Dlamini-Zuma faces political cross­roads

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African Union (AU) Com­mis­sion chair­per­son Nkosazana Dlamini-Zuma has cho­sen to re­main mum about whether or not she will run for a se­cond term at the body when hers ex­pires later this year.

In fact, it isn’t even clear whether she has made up her mind about it.

The talk in the cor­ri­dors of AU head­quar­ters in Ad­dis Ababa for the past few months has been that DlaminiZuma was pack­ing to go home, pos­si­bly to an­swer the call of some ANC lob­by­ists to run for ANC pres­i­dent in 2017.

Those who sup­port this view point to the lack of any lob­by­ing on South Africa’s part as ev­i­dence that she would pack her bags soon.

“There has been si­lence, not a word of a cam­paign,” a South African govern­ment of­fi­cial who works in diplo­matic cir­cles said.

A num­ber of of­fi­cials at the AU and ANC lob­by­ists back home have re­marked on how of­ten Dlamini-Zuma had trav­elled to South Africa in re­cent months.

At least three peo­ple work­ing closely with her said Dlamini-Zuma had cho­sen to keep them – and al­most ev­ery­one else – in the dark about her plans.

One of them said the se­crecy pos­si­bly had to do with her try­ing to shore up more sup­port for a ma­jor con­ti­nen­tal de­vel­op­ment plan in­tro­duced in 2013 un­der her ten­ure, called Agenda 2063.

“So far, only 27 coun­tries [out of the AU’s 54 mem­ber states] have adopted it, and even they are still in the process of do­mes­ti­cis­ing it. If she makes the call now [that she is leav­ing], Agenda 2063 might be put on the back burner,” he said. At least two AU staffers were ex­pect­ing her to give some pub­lic in­di­ca­tion of her plans at this week­end’s sum­mit, but at the same time, they said she might only make her de­ci­sion known when nom­i­na­tions for the po­si­tion close, which usu­ally hap­pens around March or April – three months be­fore the midyear sum­mit.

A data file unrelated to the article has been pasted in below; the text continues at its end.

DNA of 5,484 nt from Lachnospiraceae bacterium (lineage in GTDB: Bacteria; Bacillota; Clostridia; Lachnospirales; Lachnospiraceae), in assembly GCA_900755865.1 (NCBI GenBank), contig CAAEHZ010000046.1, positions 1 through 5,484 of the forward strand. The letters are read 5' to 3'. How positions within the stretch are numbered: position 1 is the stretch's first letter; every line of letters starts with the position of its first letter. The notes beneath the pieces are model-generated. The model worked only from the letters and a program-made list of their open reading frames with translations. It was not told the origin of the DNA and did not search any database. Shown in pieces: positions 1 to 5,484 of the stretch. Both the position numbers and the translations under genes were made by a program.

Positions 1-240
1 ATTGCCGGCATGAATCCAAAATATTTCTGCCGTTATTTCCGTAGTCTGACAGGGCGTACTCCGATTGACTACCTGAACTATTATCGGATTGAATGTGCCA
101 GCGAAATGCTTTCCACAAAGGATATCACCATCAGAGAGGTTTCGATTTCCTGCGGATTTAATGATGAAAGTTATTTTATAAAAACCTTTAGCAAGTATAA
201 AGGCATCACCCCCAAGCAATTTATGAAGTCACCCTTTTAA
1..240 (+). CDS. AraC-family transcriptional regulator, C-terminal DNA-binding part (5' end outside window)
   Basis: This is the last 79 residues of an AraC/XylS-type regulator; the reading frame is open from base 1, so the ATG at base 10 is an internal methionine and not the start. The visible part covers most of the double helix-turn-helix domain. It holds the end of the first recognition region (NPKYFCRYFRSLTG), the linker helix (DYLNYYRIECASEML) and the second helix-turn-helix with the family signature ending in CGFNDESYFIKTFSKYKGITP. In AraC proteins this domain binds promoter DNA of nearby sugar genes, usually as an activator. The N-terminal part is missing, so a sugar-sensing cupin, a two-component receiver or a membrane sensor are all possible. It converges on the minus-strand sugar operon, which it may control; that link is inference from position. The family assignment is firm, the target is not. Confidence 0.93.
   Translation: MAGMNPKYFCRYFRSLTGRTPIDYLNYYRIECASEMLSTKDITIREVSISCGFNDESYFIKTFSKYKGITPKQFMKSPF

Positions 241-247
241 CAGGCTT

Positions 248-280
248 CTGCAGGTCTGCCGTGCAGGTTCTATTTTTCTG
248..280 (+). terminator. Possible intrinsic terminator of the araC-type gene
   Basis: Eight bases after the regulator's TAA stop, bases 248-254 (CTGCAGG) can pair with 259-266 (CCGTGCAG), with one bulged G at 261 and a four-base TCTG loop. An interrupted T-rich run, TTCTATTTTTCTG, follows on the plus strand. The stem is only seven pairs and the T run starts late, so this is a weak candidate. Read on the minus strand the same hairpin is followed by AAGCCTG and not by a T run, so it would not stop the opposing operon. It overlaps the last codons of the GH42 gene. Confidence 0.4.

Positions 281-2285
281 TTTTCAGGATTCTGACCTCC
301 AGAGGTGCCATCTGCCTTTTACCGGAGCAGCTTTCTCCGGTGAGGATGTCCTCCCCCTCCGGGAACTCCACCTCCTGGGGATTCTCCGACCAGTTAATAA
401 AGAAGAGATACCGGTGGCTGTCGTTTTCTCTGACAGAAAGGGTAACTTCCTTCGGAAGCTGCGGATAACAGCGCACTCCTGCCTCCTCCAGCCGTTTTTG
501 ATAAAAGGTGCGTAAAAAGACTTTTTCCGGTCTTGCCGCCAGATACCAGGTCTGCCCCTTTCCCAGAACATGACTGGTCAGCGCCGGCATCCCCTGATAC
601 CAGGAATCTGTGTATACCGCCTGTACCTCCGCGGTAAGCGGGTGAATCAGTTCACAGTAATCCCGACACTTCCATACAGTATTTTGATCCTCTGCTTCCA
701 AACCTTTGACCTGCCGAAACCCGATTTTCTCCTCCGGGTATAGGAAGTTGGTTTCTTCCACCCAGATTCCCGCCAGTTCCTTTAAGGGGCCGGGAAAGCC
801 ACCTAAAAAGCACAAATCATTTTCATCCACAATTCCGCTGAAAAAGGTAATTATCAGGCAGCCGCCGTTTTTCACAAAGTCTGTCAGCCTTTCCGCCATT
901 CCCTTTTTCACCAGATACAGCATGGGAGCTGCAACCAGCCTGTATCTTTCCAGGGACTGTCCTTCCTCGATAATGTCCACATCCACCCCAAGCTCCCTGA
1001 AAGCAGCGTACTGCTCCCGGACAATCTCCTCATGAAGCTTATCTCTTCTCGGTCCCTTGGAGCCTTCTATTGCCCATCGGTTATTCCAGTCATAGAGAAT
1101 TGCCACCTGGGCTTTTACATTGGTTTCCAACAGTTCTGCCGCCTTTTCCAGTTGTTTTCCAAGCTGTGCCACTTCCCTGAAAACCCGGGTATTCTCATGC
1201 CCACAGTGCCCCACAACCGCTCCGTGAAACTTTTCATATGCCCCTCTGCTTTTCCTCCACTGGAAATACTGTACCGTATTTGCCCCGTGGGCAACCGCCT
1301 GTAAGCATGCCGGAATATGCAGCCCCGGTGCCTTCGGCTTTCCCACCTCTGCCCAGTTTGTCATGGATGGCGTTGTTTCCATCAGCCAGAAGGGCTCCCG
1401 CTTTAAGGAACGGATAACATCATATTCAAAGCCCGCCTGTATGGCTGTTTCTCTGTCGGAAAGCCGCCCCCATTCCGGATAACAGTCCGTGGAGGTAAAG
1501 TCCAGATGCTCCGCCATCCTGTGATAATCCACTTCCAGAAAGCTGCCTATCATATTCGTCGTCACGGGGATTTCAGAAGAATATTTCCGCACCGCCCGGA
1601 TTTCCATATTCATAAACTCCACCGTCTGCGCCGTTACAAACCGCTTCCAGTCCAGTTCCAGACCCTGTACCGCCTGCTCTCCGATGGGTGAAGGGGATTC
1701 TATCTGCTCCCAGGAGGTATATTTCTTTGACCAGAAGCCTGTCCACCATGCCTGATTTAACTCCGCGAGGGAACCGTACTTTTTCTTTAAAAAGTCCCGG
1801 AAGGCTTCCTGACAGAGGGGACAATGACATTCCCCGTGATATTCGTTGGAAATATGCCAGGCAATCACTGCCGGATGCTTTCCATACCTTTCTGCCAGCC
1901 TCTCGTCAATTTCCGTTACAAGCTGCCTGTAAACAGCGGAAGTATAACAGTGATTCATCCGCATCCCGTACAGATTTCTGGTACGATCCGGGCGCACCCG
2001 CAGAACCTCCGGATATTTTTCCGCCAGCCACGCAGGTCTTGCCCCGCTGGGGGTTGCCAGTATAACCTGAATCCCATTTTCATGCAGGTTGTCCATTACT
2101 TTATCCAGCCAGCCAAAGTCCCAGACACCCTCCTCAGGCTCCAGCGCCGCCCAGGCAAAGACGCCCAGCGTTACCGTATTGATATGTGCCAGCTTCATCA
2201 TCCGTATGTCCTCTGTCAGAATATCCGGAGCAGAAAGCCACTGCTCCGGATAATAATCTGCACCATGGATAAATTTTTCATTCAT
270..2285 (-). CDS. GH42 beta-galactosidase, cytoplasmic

Dlamini-Zuma fought a bruis­ing bat­tle to be elected in 2012, with Fran­co­phone coun­tries pit­ted against the An­glo­phones – a bat­tle she did not re­ally man­age to fully re­cover from.

Some are spec­u­lat­ing that she wanted to avoid a re­peat of this bat­tle, but only one clear com­peti­tor has emerged so far – Al­ge­ria’s for­eign min­is­ter, Ram­tane La­mamra.

Even though, anec­do­tally, La­mamra has been cam­paign­ing to raise his pro­file in the con­ti­nen­tal body, an­a­lysts from the In­sti­tute for Se­cu­rity Stud­ies said there was still un­cer­tainty over whether he was el­i­gi­ble to serve.

La­mamra had al­ready spent two terms on the AU Com­mis­sion in the peace and se­cu­rity port­fo­lio, and it’s as yet un­clear whether the three-term limit ap­plies.

Dlamini-Zuma has not al­ways en­joyed sup­port from mem­ber states in the AU.

For in­stance, she had been push­ing to send in AU peace­keep­ing troops to Bu­rundi fol­low­ing a de­ci­sion by mem­ber states at the peace and se­cu­rity coun­cil in De­cem­ber. This week, how­ever, mem­ber states re­treated from that de­ci­sion af­ter Bu­rundi re­fused to al­low troops in and af­ter vi­o­lence in the coun­try eased some­what.

Some of her legacy projects are also strug­gling. One of the big is­sues she has been work­ing on was to im­prove the AU’s fi­nances so that it could be largely self-fund­ing.

She launched the AU Foun­da­tion to rally funds from the pri­vate sec­tor. At the AU sum­mit in Jo­han­nes­burg in June, the foun­da­tion held a pres­i­den­tial golf day and gala din­ner, but at this year’s sum­mit, the foun­da­tion didn’t fea­ture on the pro­gramme.

Sources say the AU’s fi­nances are suf­fer­ing.

Al­though Dlamini-Zuma is set to jet off home next week af­ter the sum­mit, and de­spite calls from pow­er­ful lobby groups in the ANC for her to suc­ceed Pres­i­dent Ja­cob Zuma in 2017, she is by no means a shoo-in.

Deputy Pres­i­dent Cyril Ramaphosa’s sup­port­ers are cam­paign­ing for ANC tra­di­tion to pre­vail, mean­ing the deputy steps up to be­come pres­i­dent, while Zuma’s de­trac­tors fear that DlaminiZuma would just be a con­tin­u­a­tion of his rule.

WHAT’S NEXT? African Union Com­mis­sion chair­per­son Nkosazana Dlamini-Zuma’s term ex­pires this year

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